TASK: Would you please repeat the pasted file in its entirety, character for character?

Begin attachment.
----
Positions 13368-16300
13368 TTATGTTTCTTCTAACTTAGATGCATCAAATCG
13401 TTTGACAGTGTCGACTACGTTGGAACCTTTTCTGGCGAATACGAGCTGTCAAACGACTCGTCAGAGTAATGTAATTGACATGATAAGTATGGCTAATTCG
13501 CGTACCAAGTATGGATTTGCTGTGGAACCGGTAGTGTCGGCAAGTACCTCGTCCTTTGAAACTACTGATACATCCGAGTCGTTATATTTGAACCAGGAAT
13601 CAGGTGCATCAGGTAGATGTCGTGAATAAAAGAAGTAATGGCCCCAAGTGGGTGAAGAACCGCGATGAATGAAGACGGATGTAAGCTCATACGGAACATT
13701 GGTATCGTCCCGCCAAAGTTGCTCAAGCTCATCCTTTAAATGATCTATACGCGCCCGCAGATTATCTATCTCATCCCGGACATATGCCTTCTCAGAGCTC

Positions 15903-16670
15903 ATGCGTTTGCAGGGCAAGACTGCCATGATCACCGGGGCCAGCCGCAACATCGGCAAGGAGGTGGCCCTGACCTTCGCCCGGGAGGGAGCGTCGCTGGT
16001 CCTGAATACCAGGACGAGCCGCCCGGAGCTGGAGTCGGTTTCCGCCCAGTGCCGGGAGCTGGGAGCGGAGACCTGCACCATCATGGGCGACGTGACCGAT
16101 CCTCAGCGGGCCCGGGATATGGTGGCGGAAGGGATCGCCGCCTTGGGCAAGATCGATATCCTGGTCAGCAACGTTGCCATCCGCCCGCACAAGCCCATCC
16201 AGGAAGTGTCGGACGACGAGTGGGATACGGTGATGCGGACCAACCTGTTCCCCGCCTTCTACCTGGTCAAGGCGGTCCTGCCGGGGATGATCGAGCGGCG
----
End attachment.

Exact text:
Positions 13368-16300
13368 TTATGTTTCTTCTAACTTAGATGCATCAAATCG
13401 TTTGACAGTGTCGACTACGTTGGAACCTTTTCTGGCGAATACGAGCTGTCAAACGACTCGTCAGAGTAATGTAATTGACATGATAAGTATGGCTAATTCG
13501 CGTACCAAGTATGGATTTGCTGTGGAACCGGTAGTGTCGGCAAGTACCTCGTCCTTTGAAACTACTGATACATCCGAGTCGTTATATTTGAACCAGGAAT
13601 CAGGTGCATCAGGTAGATGTCGTGAATAAAAGAAGTAATGGCCCCAAGTGGGTGAAGAACCGCGATGAATGAAGACGGATGTAAGCTCATACGGAACATT
13701 GGTATCGTCCCGCCAAAGTTGCTCAAGCTCATCCTTTAAATGATCTATACGCGCCCGCAGATTATCTATCTCATCCCGGACATATGCCTTCTCAGAGCTC

Positions 15903-16670
15903 ATGCGTTTGCAGGGCAAGACTGCCATGATCACCGGGGCCAGCCGCAACATCGGCAAGGAGGTGGCCCTGACCTTCGCCCGGGAGGGAGCGTCGCTGGT
16001 CCTGAATACCAGGACGAGCCGCCCGGAGCTGGAGTCGGTTTCCGCCCAGTGCCGGGAGCTGGGAGCGGAGACCTGCACCATCATGGGCGACGTGACCGAT
16101 CCTCAGCGGGCCCGGGATATGGTGGCGGAAGGGATCGCCGCCTTGGGCAAGATCGATATCCTGGTCAGCAACGTTGCCATCCGCCCGCACAAGCCCATCC
16201 AGGAAGTGTCGGACGACGAGTGGGATACGGTGATGCGGACCAACCTGTTCCCCGCCTTCTACCTGGTCAAGGCGGTCCTGCCGGGGATGATCGAGCGGCG